YouTubers like Samcrac (whose channel is one of my favorites), buy all kinds of exotic cars and fix them up showing you exactly how he does it. They show us what to look out for when inspecting the car, tips on how to fix things for much cheaper, and save money on labor costs via DIY. Larger Youtubers can easily rack up millions of views on each video.
As a car fixer myself, I find that these types of videos are so valuable and reinforce the reason why fixing a car yourself doesn’t have to be that daunting. Before salvage cars became a ‘thing’ on YouTube, most people when they heard that word, ‘salvage’ ran away without looking back.
Learning from experienced veterans who’ve been doing this for a while, has dispelled many fears. There are quite a few private individuals who for some undisclosed reason decide to sell it back on the auction. A simple VIN search in google via ‘copy and paste’ then clicking the ‘images’ tab, will reveal if it’s ever been on the auction before and what kind of damage it had.
There are some deliberate scammers who will buy an auction car, fix up the overall cosmetics, and sell it right back on the auction to make a large profit.
Cars like this can have severe defects like a bad engine, beyond repair engine frame rails or something along those lines. The buyer is fully responsible for doing the due diligence to avoid purchasing a vehicle like this from the auction. The simple VIN research method I mentioned previously, is very helpful to see it’s original listing before the repairs.
Sometimes a buyer realizes there’s simply too much damage only when inspecting it upon arrival and decides to list it back on the auction. I always recommend you buy locally so you can inspect the vehicle on the lot before picking it up. Many auctions prohibit you from seeing the vehicle on the salvage yard. It’s a strict rule I know, so inspecting the images, listing description and the history is important.
Even if there is a cancellation fee, it might save you more money down the line by simply refusing it rather than trying to re-sell or worse partially fixing it up and trying to list it back on the action.
The Exotic Factor
It’s hard NOT to click on the thumbnail that has a wrecked Ferrari or Lambo. With video titles like, ‘I just fixed a $10k problem for $5 on my Ferrari,’ I mean come on, I have to find out what exactly they did. These salvage auto auctions have cars that sometimes don’t even pop up on the regular market regularly. Whether it’s a rare Diablo or an exquisite Jaguar XK-E Series I.
There are so many collectible vehicles on these sites starting from the 1920s and up. Some are professionally restored but were damaged and written off as a loss, but oftentimes, most of these vehicles are simply unrestored, deteriorated or were in some kind of accident.
I’ve seen Lambos on these sites that were burnt to the crisp, but people still pay thousands of dollars due to the vehicle still having good wheels which cost a lot of money. Other vehicles were being bid on internationally especially from places like Dubai where they love exotic cars. That’s another thing to remember, when you’re bidding on these cars even locally in your area, people from all over the world are bidding on it as well.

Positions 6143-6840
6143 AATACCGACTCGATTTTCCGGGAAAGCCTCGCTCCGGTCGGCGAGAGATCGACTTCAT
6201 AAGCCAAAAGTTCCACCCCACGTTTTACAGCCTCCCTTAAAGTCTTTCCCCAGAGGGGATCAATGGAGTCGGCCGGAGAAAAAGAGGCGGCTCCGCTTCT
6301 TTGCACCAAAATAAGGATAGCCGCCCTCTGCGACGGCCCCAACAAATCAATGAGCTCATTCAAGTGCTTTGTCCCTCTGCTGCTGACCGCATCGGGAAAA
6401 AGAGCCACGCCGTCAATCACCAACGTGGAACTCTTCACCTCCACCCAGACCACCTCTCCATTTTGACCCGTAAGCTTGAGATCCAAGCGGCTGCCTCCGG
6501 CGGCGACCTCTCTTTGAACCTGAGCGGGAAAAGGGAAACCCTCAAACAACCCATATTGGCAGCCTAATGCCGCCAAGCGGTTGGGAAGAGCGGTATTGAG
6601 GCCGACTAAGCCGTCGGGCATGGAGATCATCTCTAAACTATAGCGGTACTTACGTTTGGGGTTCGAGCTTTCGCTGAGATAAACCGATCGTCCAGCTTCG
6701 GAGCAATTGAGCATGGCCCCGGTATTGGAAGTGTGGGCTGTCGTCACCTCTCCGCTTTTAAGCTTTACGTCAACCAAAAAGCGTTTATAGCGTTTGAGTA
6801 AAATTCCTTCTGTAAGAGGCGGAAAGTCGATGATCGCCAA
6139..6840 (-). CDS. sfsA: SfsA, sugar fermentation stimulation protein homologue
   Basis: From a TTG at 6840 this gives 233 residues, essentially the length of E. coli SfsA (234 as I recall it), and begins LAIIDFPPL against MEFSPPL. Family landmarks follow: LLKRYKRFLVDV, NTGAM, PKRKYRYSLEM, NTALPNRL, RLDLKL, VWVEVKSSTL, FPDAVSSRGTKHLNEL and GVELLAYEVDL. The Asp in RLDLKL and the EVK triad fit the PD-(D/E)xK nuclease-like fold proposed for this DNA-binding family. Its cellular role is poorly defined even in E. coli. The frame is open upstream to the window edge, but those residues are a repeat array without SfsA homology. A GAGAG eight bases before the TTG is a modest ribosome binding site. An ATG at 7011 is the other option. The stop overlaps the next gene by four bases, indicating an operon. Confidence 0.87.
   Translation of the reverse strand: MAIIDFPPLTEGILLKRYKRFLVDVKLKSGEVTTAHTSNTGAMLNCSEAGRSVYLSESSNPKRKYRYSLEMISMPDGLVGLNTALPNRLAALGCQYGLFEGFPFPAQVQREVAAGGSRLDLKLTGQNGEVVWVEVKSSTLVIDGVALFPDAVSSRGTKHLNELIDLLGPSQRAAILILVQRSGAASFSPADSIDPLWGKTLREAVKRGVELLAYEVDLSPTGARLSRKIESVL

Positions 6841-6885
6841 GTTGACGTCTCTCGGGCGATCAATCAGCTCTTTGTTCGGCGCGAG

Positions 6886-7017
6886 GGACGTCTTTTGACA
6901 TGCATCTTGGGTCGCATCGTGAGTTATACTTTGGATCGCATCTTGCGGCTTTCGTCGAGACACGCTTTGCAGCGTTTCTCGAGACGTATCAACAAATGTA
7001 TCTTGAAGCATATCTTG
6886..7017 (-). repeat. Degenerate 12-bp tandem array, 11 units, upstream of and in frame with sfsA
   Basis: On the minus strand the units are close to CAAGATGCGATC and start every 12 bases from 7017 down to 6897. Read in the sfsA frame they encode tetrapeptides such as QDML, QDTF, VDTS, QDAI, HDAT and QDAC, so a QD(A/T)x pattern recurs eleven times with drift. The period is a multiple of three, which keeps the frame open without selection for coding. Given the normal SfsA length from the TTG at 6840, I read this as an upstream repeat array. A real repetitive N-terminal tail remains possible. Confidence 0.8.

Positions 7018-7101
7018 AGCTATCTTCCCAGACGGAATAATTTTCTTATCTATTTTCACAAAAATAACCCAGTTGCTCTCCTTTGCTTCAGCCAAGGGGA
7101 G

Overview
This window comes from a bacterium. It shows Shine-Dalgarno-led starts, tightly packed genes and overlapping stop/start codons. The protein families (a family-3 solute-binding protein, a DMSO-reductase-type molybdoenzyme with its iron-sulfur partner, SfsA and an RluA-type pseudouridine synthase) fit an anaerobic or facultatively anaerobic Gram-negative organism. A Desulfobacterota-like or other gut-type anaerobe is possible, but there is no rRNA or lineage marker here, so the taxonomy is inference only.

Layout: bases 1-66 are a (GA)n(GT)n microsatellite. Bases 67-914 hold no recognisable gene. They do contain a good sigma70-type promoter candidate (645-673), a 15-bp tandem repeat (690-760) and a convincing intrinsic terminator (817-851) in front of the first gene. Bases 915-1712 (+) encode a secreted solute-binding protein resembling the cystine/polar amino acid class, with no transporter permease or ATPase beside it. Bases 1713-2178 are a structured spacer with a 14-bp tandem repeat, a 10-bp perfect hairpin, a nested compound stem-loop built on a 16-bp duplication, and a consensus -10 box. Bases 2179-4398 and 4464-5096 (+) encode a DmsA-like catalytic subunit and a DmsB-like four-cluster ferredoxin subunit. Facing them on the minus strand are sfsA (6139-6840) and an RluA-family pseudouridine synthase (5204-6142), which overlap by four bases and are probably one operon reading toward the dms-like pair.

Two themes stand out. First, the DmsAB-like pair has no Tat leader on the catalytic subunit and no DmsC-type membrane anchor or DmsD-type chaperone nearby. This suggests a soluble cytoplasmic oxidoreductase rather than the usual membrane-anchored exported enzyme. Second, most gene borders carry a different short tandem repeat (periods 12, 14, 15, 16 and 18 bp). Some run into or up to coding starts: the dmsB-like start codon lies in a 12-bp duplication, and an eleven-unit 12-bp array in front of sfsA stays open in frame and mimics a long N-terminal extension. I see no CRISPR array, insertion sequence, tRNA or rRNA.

Post Malone’s wrecked Rolls Royce ended up on one of Copart’s auto auctions in the Los Angeles area. I think it had side-door damage, which is quite tricky to repair since the handle is on the side closer to the front. Parts for these vehicles can also cost a fortune. So when a video surfaces, showing how to fix something on the cheap without compromising quality, I find it extremely intriguing.
It’ll be interesting to see more people who have not been deterred by the word, ‘salvage,’ join the community of repairing vehicles and end up owning a fixed-up car at a fraction of the cost. Yes, salvage cars have damage history, and the resale value ultimately is lower than a clean-titled car, but if you’re not deterred by all this and enjoy working with your hands, it can be one of the more rewarding experiences.
The community of people that repair vehicles, salvage forums, local mechanics, body shops all provide vast information and help at one’s disposal to fix up one of these. I think it’ll be interesting to see more videos surface on YouTube as I find them very enjoyable.
Provided that purchasing a salvage auction car can either be a worthy endeavor or possibly the worst experience you’ll ever have, I think these resourceful videos showing us video consumers how to avoid major traps and pitfalls when it comes to repairing a salvage car is invaluable.
What do you guys think about salvage car repair videos? Have you ever repaired a salvage auction car before, if so, what was that experience like?